From the outset of this project, we engaged all levels of staff. This was critical to ensuring that whatever product we created would be supported throughout the organization, as well as vetted to ensure that we didn’t leave out any crucial elements.  One of those elements was the encoding that allowed FeedBuilder to pick up the items for Gimme.  A quick chat with the catalogers solved that problem – they created a series statement utilizing controlled vocabulary that would identify the item as belonging to a particular Gimme category and pasted the review into the MARC record. By adding Library staff review_[gimmeCategory] in the 830 field of each record and indexing it, not only were we able to create a constant flow of records for the Gimme feeds we were able to give all library staff easy access to these reviews when searching in the catalog.

The other process we had to create was a standardized way for people to submit reviews.  Here we called on the cataloging group, the folks who where posting to GoodReads, and our IT department to create a book review form on SharePoint.  The form itself was easy – staff at any level go to SharePoint (which functions as our intranet), type in their name, info about the book and their review and submit.   The catalogers and GoodReads group developed a process to “hand off” reviews that ensure that it gets encoded, posted in both the catalog and GoodReads,  and at all times is associated with the ISBN of the same edition so that everything seems to magically link together.  Having staff who don’t normally interact working together on the share outcome certainly fostered a sense of ownership and respect in the group.

Don’t just build it . . . make it fun

Once the Gimme engine design was complete, and we had the back end programming to make it work, we were ready to unleash Gimme out into the world. Our biggest concern was that Gimme would get lost amongst all of the other products and services the library offered. One evening while cooking a delicious shepherd’s pie, a light bulb went off over Ann’s head. Since we were using our library staff book recommendations to fuel Gimme, why not turn our Staff in marketing vehicles? The next day a call went out to staff asking whoever wished to help to come forward. The end result was 15 life-sized cardboard cut outs of library staffers, highlighting their personalities. Attached to each was a ‘speech bubble’ that directed customers to go to http://gimme.scottsdalelibrary.org to see what books that staff member recommended.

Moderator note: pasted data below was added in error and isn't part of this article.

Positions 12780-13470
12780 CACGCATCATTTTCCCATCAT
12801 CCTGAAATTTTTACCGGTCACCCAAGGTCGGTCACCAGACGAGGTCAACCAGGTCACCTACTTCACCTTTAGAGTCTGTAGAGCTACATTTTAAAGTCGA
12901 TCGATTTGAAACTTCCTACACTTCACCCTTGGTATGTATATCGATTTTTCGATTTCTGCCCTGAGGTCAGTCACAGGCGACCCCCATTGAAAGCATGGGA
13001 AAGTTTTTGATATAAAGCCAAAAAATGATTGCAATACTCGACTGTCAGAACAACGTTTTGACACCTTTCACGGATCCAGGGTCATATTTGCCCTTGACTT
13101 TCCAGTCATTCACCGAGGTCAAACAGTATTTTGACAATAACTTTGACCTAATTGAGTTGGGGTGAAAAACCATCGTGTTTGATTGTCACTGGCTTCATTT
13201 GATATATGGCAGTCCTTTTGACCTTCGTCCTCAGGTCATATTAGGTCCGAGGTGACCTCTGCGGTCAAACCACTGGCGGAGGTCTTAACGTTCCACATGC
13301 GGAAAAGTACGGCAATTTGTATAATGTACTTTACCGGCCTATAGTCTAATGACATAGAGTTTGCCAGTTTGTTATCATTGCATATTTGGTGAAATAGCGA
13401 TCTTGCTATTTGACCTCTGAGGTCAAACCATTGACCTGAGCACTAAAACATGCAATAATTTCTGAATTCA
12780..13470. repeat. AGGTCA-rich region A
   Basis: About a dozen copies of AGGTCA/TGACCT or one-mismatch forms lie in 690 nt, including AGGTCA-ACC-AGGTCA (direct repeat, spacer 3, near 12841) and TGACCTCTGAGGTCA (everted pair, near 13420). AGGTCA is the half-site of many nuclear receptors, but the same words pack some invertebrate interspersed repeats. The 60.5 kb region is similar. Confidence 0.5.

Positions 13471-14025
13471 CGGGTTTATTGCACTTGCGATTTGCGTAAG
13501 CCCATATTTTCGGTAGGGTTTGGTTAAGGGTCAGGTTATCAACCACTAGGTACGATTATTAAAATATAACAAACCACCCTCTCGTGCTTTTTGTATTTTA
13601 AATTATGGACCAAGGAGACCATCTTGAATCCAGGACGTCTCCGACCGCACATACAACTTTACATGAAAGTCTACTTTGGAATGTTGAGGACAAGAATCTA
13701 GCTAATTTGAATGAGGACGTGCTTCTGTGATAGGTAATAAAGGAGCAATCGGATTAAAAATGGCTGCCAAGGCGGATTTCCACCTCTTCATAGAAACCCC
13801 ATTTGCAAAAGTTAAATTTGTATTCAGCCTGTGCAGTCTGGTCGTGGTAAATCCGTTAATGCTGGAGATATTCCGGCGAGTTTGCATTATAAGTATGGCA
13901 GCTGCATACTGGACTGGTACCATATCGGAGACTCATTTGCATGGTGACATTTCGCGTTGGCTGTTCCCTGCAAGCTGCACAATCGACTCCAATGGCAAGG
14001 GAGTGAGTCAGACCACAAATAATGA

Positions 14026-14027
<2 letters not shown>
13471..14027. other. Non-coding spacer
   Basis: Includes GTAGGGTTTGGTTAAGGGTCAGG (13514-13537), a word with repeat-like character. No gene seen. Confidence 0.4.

The next phase was to create floor decals to put in various spots in our five library branches, so as customers walked through the library they would gain exposure to Gimme. We created corresponding buttons for staff to wear, which helped spur conversions and questions from customers, “What is Gimme?” This marketing plan engaged all level of staff, which helped make the launch of Gimme a success.

One year later the Gimme Engine is continuing to grow with new categories and increasing stats.  Not only was the project a success but it by integrating the various workflows we’ve been able to make it, as well as doing fun reviews by staff, part of our culture.  We hope that our experience can help you in some way make your next project as successful as the Gimme Engine.

 

About Our Guest Authors:

Aimee Fifarek is the Library Technologies and Content Senior Manager for the Scottsdale Public Library in Arizona.  She has an MLIS and an MA in English from University of Wisconsin-Milwaukee and spent 6 years as the Systems Librarian at Louisiana State University in Baton Rouge before going to Scottsdale.  Her professional interests include ebook platforms & development, self-publishing, and mobile technologies.  She can be found on Twitter @aimeelee.

Ann Porter is the Community Relations Coordinator at the Scottsdale Public Library. She has over 11 years of marketing, PR and media relations experience, working for organizations such as a major cosmetics company, an online retargeting agency that was recently purchased by Ebay and for a major NFL team.

 


One Comment on “Tips for Making Your First Mobile App a Success”

  1. Tiffany says:

    Thank you for sharing this look into the practical aspects of creating an app. I was surprised (and inspired) by the number of people involved. I checked out the app, and it is really easy to use, with some great recommendations. Well done! On a side note, I love the term future-customers instead of non-customers.